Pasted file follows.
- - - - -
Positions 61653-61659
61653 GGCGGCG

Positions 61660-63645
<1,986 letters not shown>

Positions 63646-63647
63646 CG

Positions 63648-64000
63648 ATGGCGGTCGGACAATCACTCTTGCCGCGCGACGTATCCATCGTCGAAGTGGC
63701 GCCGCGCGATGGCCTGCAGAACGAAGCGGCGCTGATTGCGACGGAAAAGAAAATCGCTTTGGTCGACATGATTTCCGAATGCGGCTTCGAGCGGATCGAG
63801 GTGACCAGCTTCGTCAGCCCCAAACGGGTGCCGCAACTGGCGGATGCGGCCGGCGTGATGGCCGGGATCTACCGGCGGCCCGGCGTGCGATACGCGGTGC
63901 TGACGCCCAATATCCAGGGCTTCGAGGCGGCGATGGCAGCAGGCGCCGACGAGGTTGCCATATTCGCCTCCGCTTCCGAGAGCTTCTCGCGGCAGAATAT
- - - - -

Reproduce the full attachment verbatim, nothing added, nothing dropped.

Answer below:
Positions 61653-61659
61653 GGCGGCG

Positions 61660-63645
<1,986 letters not shown>

Positions 63646-63647
63646 CG

Positions 63648-64000
63648 ATGGCGGTCGGACAATCACTCTTGCCGCGCGACGTATCCATCGTCGAAGTGGC
63701 GCCGCGCGATGGCCTGCAGAACGAAGCGGCGCTGATTGCGACGGAAAAGAAAATCGCTTTGGTCGACATGATTTCCGAATGCGGCTTCGAGCGGATCGAG
63801 GTGACCAGCTTCGTCAGCCCCAAACGGGTGCCGCAACTGGCGGATGCGGCCGGCGTGATGGCCGGGATCTACCGGCGGCCCGGCGTGCGATACGCGGTGC
63901 TGACGCCCAATATCCAGGGCTTCGAGGCGGCGATGGCAGCAGGCGCCGACGAGGTTGCCATATTCGCCTCCGCTTCCGAGAGCTTCTCGCGGCAGAATAT